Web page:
Ceremony Attracts Descendants
As people gather in the woods between Tyler and Edom July 13 to remember one of the most horrific days in the history of East Texas, the crowd will include descendents of the Cherokee leader slaughtered, along with much of his family and 800 other native Americans.
That was 174 years ago in what is known as the last battle between the Cherokees and whites in Texas.
Chief John “Duwa’li” Bowles, Chief Big Mush, six other tribal chiefs, the warriors, and many women and children from as many as a dozen affiliated tribes were killed July 16, 1839. Only a few escaped.
Chief Bowles — also known as Duwali, Diwal’li, Chief Bowl, Colonel Bowles, Bold Hunter, and the Bowl — was the principal chief of the Cherokees in Texas. He was born in North Carolina around 1756, the son of a Scottish father and a full-blooded Cherokee mother. He moved his people several times to avoid the encroaching Caucasian settlers and tried to get a land grant from the Mexican government before the Texas revolution, eventually getting a Texas grant from Sam Houston. The Republic of Texas invalidated that grant and President Mirabeau B. Lamar ordered him and his people to leave Texas. After negotiations failed, Bowl mobilized his warriors — including Cherokee, Shawnee, Delaware, Kickapoo, Quapaw, Choctaw, Biloxi, Ioni, Alabama, Coushatta, Caddo, Tahocullake, and Mataquo – to resist expulsion.
The annual “Battle of the Neches” memorial ceremony is open to the public, drawing a few descendants — nobody knows exactly how many of these there are — as well as a variety of other people, including local historians. It officially begins at 4 p.m. with storytelling, food, and native American crafts, with the ceremony beginning at 6:30 p.m. Many people come earlier and stay later, some staying overnight. Some wear traditional clothing.
One of the people who attends is Blake Fulgham of Brownsboro, who works in his father Joe Fulgham Jr.’s dental office and has his own landscaping business, Duwali Landscaping, named for his ancestor and the concept of taking care of the land. Fulgham’s grandmother’s maiden name was Boles (The “w” was removed at some point, most likely when county clerks wrote the way it sounded).
“We’re direct descendants of him, through a series of ‘greats,’” Fulgham said.
“There will be a smudge ceremony, with the sage smoke to cleanse the spirit and push away evil spirits,” he said. “There will be corn meal and sacred tobacco — grown only on reservations by the Indians, a practice that’s probably thousands of years old— to help them get to the spirit world.”
Some of Fulgham’s ancestors escaped when Chief Bowles, knowing defeat was coming and that the Texas army was focused on him, went out front to draw fire.
Stories passed down through the family focus more on who Chief Bowles was, as a person, than on the details of the battle itself.
“The stories passed down by the family, a lot of them were kinda toned down,” Blake said. “More told what kind of person he was, bold but kind and generous. He fought for his family. That’s the main story you get from the family.”
“It means a lot to know where you come from, who you are as a person, your history, your ancestors,” he said. “To know that he stood up for what’s honorable, what’s good. That’s the most important thing in my own life, to protect my daughter, to protect my family, to make sure they are safe. That’s the biggest thing there is, to put other people before yourself. To know that’s in my family reaffirms that other people in my family are more important, and to do everything I can to make sure they are safe. That’s who I am.”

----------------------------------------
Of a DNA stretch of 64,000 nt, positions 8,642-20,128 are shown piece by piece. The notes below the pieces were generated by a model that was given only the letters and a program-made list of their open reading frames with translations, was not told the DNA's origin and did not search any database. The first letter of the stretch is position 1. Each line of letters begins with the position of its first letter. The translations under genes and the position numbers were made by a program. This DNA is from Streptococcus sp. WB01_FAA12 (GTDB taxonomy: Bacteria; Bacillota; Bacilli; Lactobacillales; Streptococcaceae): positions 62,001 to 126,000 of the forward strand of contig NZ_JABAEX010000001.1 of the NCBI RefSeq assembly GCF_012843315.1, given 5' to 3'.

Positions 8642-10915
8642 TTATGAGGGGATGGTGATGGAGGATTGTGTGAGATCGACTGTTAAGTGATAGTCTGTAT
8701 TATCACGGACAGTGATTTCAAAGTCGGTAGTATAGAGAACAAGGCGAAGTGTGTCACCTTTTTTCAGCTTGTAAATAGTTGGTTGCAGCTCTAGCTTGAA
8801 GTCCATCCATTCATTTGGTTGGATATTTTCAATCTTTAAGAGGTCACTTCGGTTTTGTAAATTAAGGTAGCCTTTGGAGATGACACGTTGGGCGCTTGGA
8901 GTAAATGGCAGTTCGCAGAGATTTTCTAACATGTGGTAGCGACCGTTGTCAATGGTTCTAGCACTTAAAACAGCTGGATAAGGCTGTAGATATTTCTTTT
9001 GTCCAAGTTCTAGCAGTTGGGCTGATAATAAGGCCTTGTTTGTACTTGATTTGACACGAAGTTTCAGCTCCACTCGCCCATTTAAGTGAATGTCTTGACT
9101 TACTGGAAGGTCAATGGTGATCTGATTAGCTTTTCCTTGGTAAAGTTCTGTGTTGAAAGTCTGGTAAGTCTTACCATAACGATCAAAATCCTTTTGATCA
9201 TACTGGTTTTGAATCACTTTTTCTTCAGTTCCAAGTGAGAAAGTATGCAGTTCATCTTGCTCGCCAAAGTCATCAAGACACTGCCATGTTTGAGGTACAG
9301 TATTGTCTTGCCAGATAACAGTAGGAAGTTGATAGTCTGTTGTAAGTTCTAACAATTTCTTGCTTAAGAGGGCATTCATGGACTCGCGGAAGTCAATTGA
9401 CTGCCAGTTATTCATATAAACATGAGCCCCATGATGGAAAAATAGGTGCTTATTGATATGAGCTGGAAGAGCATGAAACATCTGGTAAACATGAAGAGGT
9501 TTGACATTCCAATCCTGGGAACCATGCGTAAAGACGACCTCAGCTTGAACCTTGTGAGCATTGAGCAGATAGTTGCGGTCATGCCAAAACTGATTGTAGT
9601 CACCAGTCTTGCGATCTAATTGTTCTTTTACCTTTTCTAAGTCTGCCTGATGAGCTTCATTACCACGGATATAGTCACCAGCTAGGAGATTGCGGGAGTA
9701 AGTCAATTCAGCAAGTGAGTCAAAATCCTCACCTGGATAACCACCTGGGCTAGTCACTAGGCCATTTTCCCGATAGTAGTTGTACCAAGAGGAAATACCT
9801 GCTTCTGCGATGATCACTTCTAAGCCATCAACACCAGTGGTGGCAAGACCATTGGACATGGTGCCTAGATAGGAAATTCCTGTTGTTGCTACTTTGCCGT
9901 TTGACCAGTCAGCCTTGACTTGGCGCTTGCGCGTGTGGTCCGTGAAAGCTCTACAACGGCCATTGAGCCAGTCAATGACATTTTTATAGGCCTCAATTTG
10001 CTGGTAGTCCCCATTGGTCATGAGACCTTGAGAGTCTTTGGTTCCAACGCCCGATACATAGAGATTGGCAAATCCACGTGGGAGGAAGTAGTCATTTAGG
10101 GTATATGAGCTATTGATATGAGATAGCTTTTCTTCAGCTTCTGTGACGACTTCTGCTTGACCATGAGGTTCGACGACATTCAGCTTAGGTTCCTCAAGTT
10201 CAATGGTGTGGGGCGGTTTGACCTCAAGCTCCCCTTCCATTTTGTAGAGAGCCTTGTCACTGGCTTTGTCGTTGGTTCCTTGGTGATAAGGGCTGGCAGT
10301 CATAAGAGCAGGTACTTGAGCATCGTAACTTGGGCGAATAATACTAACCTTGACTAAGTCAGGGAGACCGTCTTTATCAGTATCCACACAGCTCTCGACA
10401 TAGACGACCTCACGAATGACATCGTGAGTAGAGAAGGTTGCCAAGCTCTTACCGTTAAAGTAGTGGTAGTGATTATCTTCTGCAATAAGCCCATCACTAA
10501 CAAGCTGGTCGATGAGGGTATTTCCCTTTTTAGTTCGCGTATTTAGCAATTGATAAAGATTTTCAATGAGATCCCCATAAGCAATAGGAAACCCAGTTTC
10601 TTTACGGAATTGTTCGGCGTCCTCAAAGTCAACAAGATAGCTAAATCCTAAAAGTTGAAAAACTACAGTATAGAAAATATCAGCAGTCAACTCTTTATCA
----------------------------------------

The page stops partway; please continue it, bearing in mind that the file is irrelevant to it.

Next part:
Fulgham said he believes the whole battle could have been avoided with a little patience from the Texas army.
“He (Chief Bowles) asked if they could wait until after harvest time, which was pretty close. They wanted to wait until at least August to harvest their crops,” Fulgham said. “They had been on the Trail of Tears before and many died. He knew if they walked from here to Oklahoma they would die without food, so they didn’t really have a choice: die on the trip or defending themselves. Some of the younger chiefs wanted to fight. Chief Bowles never wanted to fight, but they all came to him and pleaded their case at the council.”
Historical accounts say the battle began on July 15. The next day, Chief Bowles, who was 83 years old, signaled retreat but he was shot in the leg and his horse was shot in the back. He sat, crossing his arms and legs facing the company of militia, and the militia captain put his pistol to Chief Bowles head and killed him. The body was mutilated and left where it lay.
The state erected a simple marker on the remote site, near the Neches River, in 1936.
The American Indian Cultural Society, which now owns the property, has a different view which they tell in their own marker.
“We have personally taken on the responsibility of preservation and maintaining this sacred ground, helping to preserve it as a memorial and sanctuary for all who wish to honor and respect the ancient traditions, beliefs, and customs of all American Indian people,” said Sondra McAdams of the American Indian Cultural Society (AICS). “This place is now and forever considered sacred ground by many. The spirits of the men, women and children slain there can still be felt. Their blood and tears forever stain the land.”
The master of ceremonies is Eagle I, chairman of the AICS.
The site is off Van Zandt County Road 4923 2.4 miles off Highway 64 12 miles west of Tyler, and is marked by signs.
For more information, go to www.powersource.com/cherokee/ancestor.html.